Security breaches and privacy leaks from cyber attacks by hackers are becoming a bigger and bigger concern for customers and users of apps and big companies. We’re signing up for much more than we’re bargaining for when we sign ourselves up for a simple app or a service that is meant to make our lives easier or just a little bit more fun. It certainly seems like electronically stored information will never be safe again.

Just in case you haven’t been able to keep up lately, we’ve been following these big stories to share with you.

Snapchat – Snapchat users are particularly fond of its special feature which makes pictures sent through the app automatically disappear seconds after the recipient views it. However, thanks to the “Snappening,” about 98,000 user photos haven’t actually disappeared and have been leaked. This isn’t because of a security breach of Snapchat’s servers, it’s because of third party apps that allow recipients to save pictures and videos (a clear violation of Snapchat’s Terms of Use and Privacy Policy). Snapchat vows to focus on its user policy, but at the same time, posts a disclaimer on its website that they “cannot and do not represent or warrant that services will always be secure or error-free…”

So what does this really mean? It means that you should use caution sending pictures you don’t want saved via Snapchat because there really is no guarantee that it will be deleted. As long as there are third party apps and hackers out there, your pictures can be leaked.

JP Morgan – Russian hackers led a cyber attack on JP Morgan Chase and about 5 other U.S. national banks in June 2014, which has affected up to 76 million customers and 7 million small businesses. Unlike the “Snappening” where the hack did not originate from Snapchat’s own servers, rumor has it that the JP Morgan hack stemmed from an employee’s personal computer that contained malware. This made way for a VPN tunnel into the bank’s system. Although JP Morgan spends millions of dollars on cyber security and has 1000 employees running a highly advanced infrastructure, the hackers were still able to infiltrate the system.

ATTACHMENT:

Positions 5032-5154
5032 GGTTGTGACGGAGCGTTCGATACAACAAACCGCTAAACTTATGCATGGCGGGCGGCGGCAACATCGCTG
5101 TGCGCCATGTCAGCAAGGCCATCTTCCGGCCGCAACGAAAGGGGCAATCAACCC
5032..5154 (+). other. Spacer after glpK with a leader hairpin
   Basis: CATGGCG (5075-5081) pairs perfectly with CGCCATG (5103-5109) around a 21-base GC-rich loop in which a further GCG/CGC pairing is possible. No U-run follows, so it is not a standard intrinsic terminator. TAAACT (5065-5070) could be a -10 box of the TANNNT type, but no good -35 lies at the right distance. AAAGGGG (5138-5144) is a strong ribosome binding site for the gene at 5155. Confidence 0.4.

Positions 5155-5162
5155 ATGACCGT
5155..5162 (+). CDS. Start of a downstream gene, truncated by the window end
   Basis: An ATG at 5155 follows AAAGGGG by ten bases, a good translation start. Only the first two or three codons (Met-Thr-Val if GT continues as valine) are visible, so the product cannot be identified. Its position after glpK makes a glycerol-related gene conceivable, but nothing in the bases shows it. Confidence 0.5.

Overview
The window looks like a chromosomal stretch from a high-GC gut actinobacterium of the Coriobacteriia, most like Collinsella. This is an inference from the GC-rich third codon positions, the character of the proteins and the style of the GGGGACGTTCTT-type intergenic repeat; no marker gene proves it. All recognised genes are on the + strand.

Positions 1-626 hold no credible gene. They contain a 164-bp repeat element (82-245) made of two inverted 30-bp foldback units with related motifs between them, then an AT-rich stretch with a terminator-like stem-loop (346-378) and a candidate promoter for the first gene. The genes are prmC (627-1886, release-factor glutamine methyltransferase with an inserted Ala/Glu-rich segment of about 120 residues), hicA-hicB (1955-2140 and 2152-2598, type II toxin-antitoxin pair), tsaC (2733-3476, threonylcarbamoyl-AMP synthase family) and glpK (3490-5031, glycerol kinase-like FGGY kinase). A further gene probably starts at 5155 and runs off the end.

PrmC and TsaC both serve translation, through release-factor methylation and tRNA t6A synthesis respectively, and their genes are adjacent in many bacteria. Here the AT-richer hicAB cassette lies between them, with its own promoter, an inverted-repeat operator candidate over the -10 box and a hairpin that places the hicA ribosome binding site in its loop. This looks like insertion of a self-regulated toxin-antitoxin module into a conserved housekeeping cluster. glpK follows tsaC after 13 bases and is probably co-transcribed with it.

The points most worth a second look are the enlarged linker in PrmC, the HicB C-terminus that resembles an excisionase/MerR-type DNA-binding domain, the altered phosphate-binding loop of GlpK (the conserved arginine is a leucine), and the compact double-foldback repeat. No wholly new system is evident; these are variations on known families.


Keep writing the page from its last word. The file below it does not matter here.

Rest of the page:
Small businesses should be wary, hackers are after you too. Spend some money on insurance coverage, hire a highly knowledgeable IT team whose main focus is to manage your cyber security, and reconsider whether you want to use a third party to bill customers.

Dropbox – Dropbox users, specifically those with email addresses that start with the letter “b”, have become the newest victims of cyber hacking. This anonymous hacker leaked hundreds of passwords and usernames and Dropbox vehemently claims that it was not due to a breach in their security system. Dropbox wrote on its blog that usernames and passwords were stolen from other services and that the hacker used this stolen information to login to other sites on the Internet, including Dropbox.

What’s the lesson here? You’ve heard it before, but customers should not keep reusing the same login credentials on multiple websites. There are talks of stricter authentication standards being implemented, but until then, your best bet is to just diversify your passwords.

Kmart – It’s still too early to know all of the details, but Kmart just became the next big retailer hit by a security breach. It joins the ranks alongside Home Depot and Target (which were also hit within the past 12 months). The Kmart hackers were able to steal credit and debit card information of customers who had shopped at the store for the past month. The retailer is now working with banks, federal law enforcement, and security firms to investigate the breach.

It may be hard to avoid fraud but it seems that hackers are finding more and more ways to infiltrate the systems of many companies. As customers of these companies and apps, we should all practice internet safety by changing passwords, installing firewalls, and just being more careful about what we decide to share with the world.

What does all this mean for small businesses?

This should be a lesson to businesses of all sizes. If hackers can infiltrate through the systems of some of the world’s biggest and most popular companies, you can bet that a small business is at risk as well. Smaller businesses may not be equipped with millions of dollars to spend on cyber security, but there are a few steps they can take to improve their systems:

1) Get rid of stored sensitive data that they no longer need,

2) Train their staff appropriately on how to lock passwords and what to do if a breach occurs, and

3) Review and update their Privacy Policy and Terms of Use to include stricter standards on what exactly is protected and how it will be protected.

If you are a small business owner, it may be in your best interest to speak with an experienced Privacy Attorney who can help you look over your Privacy Policy and Terms of Use to make sure they are properly drafted to provide you with the utmost protection. You can find a number of qualified privacy attorneys here on UpCounsel who will be able to help you today.

About the author

Zoya Afshar

Zoya Afshar is a Licensed Attorney and Head of Content at UpCounsel. Prior to joining UpCounsel, Zoya worked in a variety of fields of law including Bankruptcy, Criminal Defense, and Employment Law. Her love for all things media and marketing related began in her undergraduate years when she worked for CNN's Larry King Live.

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